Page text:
Have any more thoughts? Can the wardrobe strategy you have help?

January 04 2012

16:09

Stop Designing Pages And Start Designing Flows





 



 


For designers, it’s easy to jump right into the design phase of a website before giving the user experience the consideration it deserves. Too often, we prematurely turn our focus to page design and information architecture, when we should focus on the user flows that need to be supported by our designs. It’s time to make the user flows a bigger priority in our design process.

Design flows that are tied to clear objectives allow us to create a positive user experience and a valuable one for the business we’re working for. In this article, we’ll show you how spending more time up front designing user flows leads to better results for both the user and business. Then we’ll look in depth at a common flow for e-commerce websites (the customer acquisition funnel), as well as provide tips on optimizing it to create a complete customer experience.

Start With The User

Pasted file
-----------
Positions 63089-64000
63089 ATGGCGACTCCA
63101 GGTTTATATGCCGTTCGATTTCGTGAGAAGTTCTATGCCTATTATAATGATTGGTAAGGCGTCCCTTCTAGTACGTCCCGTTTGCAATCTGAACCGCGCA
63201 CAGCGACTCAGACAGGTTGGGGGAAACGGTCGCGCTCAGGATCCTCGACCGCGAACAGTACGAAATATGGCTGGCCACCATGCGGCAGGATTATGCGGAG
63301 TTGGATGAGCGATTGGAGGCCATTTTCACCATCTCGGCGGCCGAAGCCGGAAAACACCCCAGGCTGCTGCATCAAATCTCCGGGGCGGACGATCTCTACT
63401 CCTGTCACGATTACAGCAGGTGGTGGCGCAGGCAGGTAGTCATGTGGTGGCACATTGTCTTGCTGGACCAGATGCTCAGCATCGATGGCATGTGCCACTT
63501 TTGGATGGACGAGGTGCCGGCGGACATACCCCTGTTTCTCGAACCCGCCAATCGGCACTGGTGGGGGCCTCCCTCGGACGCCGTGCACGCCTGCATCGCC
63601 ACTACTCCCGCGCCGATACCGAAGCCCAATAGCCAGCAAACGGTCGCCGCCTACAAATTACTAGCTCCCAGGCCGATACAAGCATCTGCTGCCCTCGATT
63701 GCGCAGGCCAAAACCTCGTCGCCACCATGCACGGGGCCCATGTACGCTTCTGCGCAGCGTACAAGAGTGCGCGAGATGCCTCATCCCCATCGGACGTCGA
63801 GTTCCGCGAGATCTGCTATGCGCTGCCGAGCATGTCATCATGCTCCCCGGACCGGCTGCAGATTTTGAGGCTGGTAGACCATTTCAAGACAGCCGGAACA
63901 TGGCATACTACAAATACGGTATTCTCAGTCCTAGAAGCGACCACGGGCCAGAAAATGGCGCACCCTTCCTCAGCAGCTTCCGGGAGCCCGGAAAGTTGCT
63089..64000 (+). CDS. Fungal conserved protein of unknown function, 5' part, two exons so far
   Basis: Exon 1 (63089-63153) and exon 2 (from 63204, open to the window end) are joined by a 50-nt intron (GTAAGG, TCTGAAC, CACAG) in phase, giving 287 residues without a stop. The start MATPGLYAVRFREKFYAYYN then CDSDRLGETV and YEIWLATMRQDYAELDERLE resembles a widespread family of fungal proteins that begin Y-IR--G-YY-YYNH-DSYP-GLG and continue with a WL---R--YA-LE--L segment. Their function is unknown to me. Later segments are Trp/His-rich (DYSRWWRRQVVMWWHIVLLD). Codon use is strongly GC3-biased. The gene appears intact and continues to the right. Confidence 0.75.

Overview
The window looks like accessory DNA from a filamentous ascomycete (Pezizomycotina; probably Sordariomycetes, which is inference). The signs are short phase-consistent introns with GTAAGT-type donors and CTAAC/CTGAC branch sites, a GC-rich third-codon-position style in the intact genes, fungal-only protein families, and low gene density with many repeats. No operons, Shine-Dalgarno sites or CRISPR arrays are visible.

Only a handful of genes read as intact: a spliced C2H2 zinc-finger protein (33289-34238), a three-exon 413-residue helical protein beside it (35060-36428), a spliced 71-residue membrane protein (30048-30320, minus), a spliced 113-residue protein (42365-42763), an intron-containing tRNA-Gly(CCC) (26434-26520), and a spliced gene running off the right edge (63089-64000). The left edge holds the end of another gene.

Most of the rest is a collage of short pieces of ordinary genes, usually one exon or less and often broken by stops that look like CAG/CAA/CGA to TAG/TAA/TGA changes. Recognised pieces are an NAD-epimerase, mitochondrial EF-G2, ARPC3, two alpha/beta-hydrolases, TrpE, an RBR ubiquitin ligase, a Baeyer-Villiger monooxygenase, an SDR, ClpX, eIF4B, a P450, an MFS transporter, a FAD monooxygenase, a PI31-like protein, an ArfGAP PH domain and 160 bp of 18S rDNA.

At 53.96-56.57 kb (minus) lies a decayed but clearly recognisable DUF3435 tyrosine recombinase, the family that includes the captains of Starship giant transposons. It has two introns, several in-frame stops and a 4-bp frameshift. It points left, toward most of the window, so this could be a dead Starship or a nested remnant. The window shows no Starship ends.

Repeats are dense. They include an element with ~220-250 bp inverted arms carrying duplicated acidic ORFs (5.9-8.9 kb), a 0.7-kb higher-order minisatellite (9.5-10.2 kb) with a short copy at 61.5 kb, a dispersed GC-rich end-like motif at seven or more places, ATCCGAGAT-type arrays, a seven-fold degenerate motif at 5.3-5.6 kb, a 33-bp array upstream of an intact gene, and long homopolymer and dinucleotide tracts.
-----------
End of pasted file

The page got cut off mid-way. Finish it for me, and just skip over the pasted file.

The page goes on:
When starting a new Web design project, we’re often handed a design brief, branding standards, high-level project goals, as well as feature and functionality requirements. Unfortunately, these documents typically amount to little more than the technical specifications of the project, with almost no thought given to how exactly the website will fulfill the multiple user objectives that lead to successful interactions.

Popular user flows for e-commerce and membership websites
Two examples of popular user flows for e-commerce and subscription websites.

If you start with a detailed look at the objectives of the user and the business, you would be able to sketch out the various flows that need to be designed in order to achieve both parties’ goals. User objectives could range from finding a fact to replacing a product to learning a new skill to buying a gift for someone. Business objectives could be getting a lead, a like, a subscriber, a buyer, a download or a phone call. Identifying each user and business objective is the first step to creating design flows that meet all of them.